It was an exciting O-week in Ottawa, with a spectacular terrain on Sunday full of lakes and beaver dams. Several members of the Ramblers OC participated. Three medals came back to the Montreal Region, thanks to Aurore Varela, Gloria Charlow and John Charlow (category W35-44, W75+, M75+, Long Distance event). The full results are here.
The Long Distance event created some discussion around the topic of « uncrossable features », as many legs created route choices involving lakes and beaver dams – see the following example:
To swim or not to swim? And if so, are you allowed? Should you be allowed? Follow the controversial discussion «Forbidden Features at COC Long» on Attackpoint.org.
Update: The discussion « Thinking the uncrossable » has now received 131 posts. For those don’t have time to read them all, here some treats:
Orienteering is a running sport, but it is not a track sport. Or a trail sport. It is a battle with nature. It is a race over terrain, through muck and green. If you’re too much of a pussy to get your feet wet, you’re no Canadian champion in my book.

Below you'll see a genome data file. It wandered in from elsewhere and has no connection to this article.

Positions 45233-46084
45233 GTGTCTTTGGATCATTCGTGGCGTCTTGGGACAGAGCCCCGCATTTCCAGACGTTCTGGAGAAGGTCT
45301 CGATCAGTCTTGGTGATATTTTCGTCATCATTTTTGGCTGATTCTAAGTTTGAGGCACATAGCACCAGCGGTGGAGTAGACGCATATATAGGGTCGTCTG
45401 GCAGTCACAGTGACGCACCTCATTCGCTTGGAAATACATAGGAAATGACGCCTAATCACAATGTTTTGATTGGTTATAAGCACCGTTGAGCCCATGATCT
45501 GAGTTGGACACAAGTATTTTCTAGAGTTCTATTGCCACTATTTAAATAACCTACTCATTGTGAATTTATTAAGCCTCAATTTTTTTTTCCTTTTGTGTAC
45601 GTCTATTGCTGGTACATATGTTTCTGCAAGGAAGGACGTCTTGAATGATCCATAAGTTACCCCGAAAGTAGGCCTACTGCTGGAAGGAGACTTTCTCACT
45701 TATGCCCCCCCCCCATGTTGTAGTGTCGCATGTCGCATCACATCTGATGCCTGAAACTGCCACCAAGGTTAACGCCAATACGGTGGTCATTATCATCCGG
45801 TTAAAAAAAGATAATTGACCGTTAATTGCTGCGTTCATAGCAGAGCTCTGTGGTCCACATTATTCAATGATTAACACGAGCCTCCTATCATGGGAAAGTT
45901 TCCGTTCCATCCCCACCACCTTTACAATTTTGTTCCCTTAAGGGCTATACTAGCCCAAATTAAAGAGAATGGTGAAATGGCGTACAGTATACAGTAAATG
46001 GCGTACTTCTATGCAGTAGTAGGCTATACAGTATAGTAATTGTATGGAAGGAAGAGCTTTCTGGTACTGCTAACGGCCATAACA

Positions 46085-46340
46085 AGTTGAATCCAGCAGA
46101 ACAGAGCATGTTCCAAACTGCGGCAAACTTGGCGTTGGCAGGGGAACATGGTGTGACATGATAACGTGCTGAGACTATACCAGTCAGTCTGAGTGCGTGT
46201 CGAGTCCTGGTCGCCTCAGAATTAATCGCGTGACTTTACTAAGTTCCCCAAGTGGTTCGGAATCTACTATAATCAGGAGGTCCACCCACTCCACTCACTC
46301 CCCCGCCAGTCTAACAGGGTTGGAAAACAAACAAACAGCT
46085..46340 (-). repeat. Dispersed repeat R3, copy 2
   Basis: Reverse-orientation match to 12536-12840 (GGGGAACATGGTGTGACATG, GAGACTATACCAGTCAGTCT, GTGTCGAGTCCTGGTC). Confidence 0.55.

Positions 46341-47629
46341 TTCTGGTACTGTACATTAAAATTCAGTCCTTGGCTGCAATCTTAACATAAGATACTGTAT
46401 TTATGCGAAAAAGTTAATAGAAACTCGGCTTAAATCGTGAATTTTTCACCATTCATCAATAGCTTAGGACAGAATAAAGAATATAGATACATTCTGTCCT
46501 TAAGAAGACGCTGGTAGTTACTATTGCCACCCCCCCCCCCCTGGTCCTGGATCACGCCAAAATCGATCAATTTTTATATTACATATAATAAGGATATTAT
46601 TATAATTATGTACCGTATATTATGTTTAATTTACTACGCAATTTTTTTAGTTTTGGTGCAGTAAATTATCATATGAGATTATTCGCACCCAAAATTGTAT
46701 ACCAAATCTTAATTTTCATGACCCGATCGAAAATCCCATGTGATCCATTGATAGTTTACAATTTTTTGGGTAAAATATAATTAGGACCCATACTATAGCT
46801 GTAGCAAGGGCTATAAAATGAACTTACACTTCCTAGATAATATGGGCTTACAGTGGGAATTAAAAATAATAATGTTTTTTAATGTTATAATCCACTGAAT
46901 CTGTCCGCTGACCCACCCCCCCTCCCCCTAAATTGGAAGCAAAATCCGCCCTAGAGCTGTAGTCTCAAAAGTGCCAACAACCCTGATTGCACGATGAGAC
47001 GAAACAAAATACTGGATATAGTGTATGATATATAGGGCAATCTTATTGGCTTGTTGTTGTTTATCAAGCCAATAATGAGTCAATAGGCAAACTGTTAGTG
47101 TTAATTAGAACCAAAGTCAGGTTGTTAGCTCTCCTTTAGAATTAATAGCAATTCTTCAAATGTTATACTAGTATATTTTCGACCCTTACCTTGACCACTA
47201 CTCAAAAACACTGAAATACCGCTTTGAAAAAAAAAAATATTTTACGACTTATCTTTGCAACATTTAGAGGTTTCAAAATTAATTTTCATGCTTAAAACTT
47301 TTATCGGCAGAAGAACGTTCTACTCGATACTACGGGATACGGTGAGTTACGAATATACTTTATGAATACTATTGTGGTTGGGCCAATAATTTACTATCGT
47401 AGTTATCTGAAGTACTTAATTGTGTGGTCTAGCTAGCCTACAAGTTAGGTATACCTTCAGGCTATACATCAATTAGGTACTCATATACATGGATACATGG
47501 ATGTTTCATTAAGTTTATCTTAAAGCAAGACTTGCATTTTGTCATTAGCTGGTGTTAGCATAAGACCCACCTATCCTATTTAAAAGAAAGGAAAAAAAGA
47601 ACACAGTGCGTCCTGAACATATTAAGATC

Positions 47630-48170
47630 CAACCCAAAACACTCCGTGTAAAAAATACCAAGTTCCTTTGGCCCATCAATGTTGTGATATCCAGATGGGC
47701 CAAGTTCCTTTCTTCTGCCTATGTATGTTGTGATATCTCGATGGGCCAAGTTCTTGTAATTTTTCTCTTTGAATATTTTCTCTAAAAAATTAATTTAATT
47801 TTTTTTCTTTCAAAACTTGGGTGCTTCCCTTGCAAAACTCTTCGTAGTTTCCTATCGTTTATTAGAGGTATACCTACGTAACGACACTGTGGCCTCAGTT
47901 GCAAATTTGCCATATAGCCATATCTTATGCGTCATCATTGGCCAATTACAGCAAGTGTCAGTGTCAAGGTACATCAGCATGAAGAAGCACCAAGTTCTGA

Some countries have a liberal view of land ownership and a « right to roam » so that « settlement » does not imply « out of bounds », others regard the land around a house as automatically private. Cultivated land might have different meanings in different places: always out of bounds, or out of bounds sometimes but not right now. Some countries have vast differences between the seasons, others may be fairly stable.
I find it equally strange that citizens of the « caution: this coffee is hot » culture aren’t more concerned about liability. But in any case, isn’t the point that you should be able to tell if a feature, for example a cliff, is crossable from the map without having to go to that feature to look?
Its still up to the mapper to decide what is crossable or not – even on sprint maps – and I often don’t agree with what they decided. So the map hasn’t told me the truth. I’m pretty good at climbing fences and I’m not a bad swimmer, and I can often find ways up or down « uncrossable » cliffs. Just because the mapper can’t climb a fence doesn’t mean no one else can.
In other news: Thierry Gueorgiou just talked this map on Twitter. Anything uncrossable here?